The second reason our brains are so reliant on habit is our inherent laziness—following habit and intuition when making decisions requires much less effort than actually deliberating through our choices. German philosopher Immanuel Kant, in his essay An Answer to the Question: What is Enlightenment, equates this inherent laziness to immaturity, declaring that “it is so easy to be immature” (Kant 58). And why is it “so easy to be immature”? Because our culture promotes mindlessness by training us to not require free thinking to make decisions. Kant uses a few examples to illustrate this point: “If I have a book that has understanding for me, a pastor who has a conscience for me, a doctor who judges my diet for me, and so forth, surely I do not need to trouble myself” (Kant 58). Unfortunately, this inherent laziness is a consequence, albeit a certainly unintentional one, of the technological advancements which we have found ourselves benefitting from since the beginning of time. Technology seeks to makes our lives easier, but in doing so, it promotes a reliance on other products and people to do our thinking for us. After all, doesn’t it seem almost extraneous for me to learn how to derive mathematical formulas if I have computers that can perform the same complex computations for me in a mere fraction of a second? Thus, our habituation to these cultural conventions render us “truly incapable of making use of [our] own reasons” (Kant 59), and it is this habituation which makes it extremely difficult for free thinking to exist.
The picture painted thus far is quite bleak; it seems almost as if we are destined to mindlessly act like robots and playact through the motions of everyday life without actively participating in them. Remember Steve? There are certainly many people who live like he does and passively let external influences—such as environment and culture—make decisions for them. But there are also certain exceptional individuals who use their internal faculties—such as free thinking, judgment, and reason—and show us that it is certainly possible to consciously reason and make decisions to escape this mindless habituation to our cultures.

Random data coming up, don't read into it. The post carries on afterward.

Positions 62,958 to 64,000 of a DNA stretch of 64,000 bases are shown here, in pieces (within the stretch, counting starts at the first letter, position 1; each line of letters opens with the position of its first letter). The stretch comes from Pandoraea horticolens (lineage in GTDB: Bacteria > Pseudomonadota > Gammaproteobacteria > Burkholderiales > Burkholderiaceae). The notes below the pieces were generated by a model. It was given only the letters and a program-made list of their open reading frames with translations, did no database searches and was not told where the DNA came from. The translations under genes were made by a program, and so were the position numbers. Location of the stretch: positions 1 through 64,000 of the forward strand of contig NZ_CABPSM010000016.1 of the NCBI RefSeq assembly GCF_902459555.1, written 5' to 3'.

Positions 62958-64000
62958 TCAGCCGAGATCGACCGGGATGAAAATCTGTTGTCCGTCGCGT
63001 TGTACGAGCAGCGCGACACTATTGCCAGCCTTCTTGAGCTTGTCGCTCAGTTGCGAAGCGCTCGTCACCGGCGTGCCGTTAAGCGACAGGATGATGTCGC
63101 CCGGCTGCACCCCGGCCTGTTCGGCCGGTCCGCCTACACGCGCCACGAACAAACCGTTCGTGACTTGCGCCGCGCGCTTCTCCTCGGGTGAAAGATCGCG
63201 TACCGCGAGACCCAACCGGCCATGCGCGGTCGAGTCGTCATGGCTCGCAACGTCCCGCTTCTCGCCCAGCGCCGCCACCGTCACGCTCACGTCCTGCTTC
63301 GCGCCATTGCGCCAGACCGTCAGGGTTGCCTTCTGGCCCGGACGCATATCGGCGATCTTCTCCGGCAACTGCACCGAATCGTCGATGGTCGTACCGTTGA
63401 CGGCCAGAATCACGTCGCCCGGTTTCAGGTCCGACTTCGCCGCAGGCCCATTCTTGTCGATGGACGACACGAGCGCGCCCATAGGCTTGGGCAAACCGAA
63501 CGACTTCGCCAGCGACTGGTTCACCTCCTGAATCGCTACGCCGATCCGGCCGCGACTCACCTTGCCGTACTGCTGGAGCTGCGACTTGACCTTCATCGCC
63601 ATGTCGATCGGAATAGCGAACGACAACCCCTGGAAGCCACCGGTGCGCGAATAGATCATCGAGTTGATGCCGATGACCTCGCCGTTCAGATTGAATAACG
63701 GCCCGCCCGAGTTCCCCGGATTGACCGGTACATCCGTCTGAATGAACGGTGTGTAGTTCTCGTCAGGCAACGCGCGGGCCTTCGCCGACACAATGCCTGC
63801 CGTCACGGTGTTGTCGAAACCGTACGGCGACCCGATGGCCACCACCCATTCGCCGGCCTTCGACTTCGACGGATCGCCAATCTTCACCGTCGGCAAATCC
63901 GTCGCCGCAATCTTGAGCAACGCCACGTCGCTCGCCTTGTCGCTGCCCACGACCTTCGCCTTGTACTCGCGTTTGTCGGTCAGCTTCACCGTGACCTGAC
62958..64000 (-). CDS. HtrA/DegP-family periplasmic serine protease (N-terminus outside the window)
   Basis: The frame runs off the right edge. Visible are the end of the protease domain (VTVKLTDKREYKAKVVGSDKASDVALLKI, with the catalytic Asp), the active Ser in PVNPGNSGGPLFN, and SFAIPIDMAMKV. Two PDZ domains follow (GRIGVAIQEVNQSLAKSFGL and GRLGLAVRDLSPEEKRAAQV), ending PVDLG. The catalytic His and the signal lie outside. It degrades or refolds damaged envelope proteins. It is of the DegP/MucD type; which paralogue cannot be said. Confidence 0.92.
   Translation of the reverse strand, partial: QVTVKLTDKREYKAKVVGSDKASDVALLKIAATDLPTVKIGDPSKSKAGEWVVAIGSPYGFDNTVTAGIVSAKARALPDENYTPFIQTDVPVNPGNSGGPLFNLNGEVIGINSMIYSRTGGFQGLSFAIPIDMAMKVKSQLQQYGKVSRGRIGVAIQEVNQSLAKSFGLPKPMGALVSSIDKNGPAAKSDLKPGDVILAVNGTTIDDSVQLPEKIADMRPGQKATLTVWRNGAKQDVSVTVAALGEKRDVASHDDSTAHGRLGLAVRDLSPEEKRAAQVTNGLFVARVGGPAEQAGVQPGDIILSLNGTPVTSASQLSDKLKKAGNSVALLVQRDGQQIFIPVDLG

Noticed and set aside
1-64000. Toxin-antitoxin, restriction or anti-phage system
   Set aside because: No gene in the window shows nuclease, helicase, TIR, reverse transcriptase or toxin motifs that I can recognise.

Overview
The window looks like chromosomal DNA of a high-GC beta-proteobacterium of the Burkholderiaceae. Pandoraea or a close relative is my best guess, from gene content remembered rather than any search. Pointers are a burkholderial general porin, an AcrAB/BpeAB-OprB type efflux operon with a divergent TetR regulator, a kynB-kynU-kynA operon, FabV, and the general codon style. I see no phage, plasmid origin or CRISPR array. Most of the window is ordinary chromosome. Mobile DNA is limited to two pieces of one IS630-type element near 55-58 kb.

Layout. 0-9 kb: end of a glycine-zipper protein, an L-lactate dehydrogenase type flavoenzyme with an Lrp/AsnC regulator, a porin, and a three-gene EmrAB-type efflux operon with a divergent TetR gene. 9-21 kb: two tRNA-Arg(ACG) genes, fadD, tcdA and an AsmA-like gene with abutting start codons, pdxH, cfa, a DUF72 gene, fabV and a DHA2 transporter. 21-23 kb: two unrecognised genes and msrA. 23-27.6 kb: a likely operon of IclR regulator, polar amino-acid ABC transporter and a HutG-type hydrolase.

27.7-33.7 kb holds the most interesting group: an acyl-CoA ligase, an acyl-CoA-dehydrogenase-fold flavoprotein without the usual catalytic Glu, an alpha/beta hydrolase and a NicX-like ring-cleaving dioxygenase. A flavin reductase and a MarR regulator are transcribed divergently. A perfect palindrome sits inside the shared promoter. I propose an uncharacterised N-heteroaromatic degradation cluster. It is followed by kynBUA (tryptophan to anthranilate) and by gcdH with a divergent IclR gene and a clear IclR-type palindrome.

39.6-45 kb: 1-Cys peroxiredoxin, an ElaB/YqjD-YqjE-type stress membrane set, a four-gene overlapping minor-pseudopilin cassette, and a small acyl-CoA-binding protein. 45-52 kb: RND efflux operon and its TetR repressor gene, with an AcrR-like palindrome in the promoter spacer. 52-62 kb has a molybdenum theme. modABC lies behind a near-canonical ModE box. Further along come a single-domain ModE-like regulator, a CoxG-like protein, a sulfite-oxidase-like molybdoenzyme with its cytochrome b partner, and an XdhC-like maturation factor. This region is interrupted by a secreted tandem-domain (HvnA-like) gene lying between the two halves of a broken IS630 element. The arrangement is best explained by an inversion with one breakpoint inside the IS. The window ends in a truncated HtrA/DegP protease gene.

Descartes is one such example of an exemplary individual who broke out of this mindless cycle and rebelled against habituation in all its forms by actively questioning the “truths” and social conventions he had acquired through his education. In his Discourse on Methods and Meditations on First Philosophy, Descartes shows how he actively chooses to dispense of all his beliefs of which he “had been persuaded only by example and custom” (Descartes 6). He chooses not to give credence to any knowledge he had already acquired—whether through education, custom, or conventional wisdom—unless he could empirically prove beyond a doubt that the piece of knowledge was true. Descartes thus effectively starts over with a blank slate and freely uses his reason to consciously override the natural impulses of his System 1 in order to “avoid hasty judgment and prejudice” (Descartes 11). And in doing so, Descartes is left with no other tools by which he can arrive at conclusions about his surrounding world besides his faculty of judgment and reason. He thus is solely reliant on his internal faculties (as opposed to external influences) of judgment, free thinking, and reason to make decisions. With this new method of conscious thought, Descartes was able to free himself “from many errors that… [clouded his] natural light and [rendered him] less able to listen to reason” (Descartes 6).
While Descartes is certainly an extreme example of an individual who chose to rely on nothing but free thinking and conscious decision making to come to conclusions about our world, his case certainly shows that if we choose to engage our faculties of free thinking, it is very possible to escape the habituation that results from education, custom, and conventional wisdom—all it takes is some extra effort on our part to actively rebel against our habituation to our social and cultural conventions. And knowing what we do now about free thinking, habituation, judgment, and reason, let us think one last time about Steve – how many of us find ourselves in Steve’s situation and how many of us are actively pursuing values and ideals our reason led us to advocate? Life is too short to waste our time mindlessly following social conventions and habits if we do not find fulfillment in them. Our ability to freely think empowers us to take control of our lives and direct them to be as meaningful as we make of them. Therein lies the power of free thinking, and what a pity it would be to leave our incredible potentials unfulfilled.
 “Routine” Def 3. Dictionary.com Unabridged. Random House, Inc. Web. 07 Dec. 2014. <Dictionary.com http://dictionary.reference.com/browse/routine?s=t>
 “Habituate” Def 1. Dictionary.com Unabridged. Random House, Inc. Web. 07 Dec. 2014. <Dictionary.com http://dictionary.reference.com/browse/habituated/>
 “Judgment” Def 2. Dictionary.com Unabridged. Random House, Inc. Web. 07 Dec. 2014. <Dictionary.com http://dictionary.reference.com/browse/judgment?s=t>
Kahneman, Daniel. Thinking, Fast and Slow. 1st ed. New York: Farrar, Straus and Giroux, LLC, 2011. Print.
Hadhazy, Adam. “Think Twice: How the Gut’s “Second Brain” Influences Mood and Well-Being.” Scientific American Global RSS. Web. 11 Nov. 2014.
Descartes, Rene. Discourse on Methods and Meditations on First Philosophy. 4th ed. Trans. Donald Cress. Indianapolis: Hackett Publishing Company, Inc, 1998. Print.
Kant, Immanuel. What is Enlightenment? Ed. James Schmidt. Berkeley: University of California Press, 1996. Print.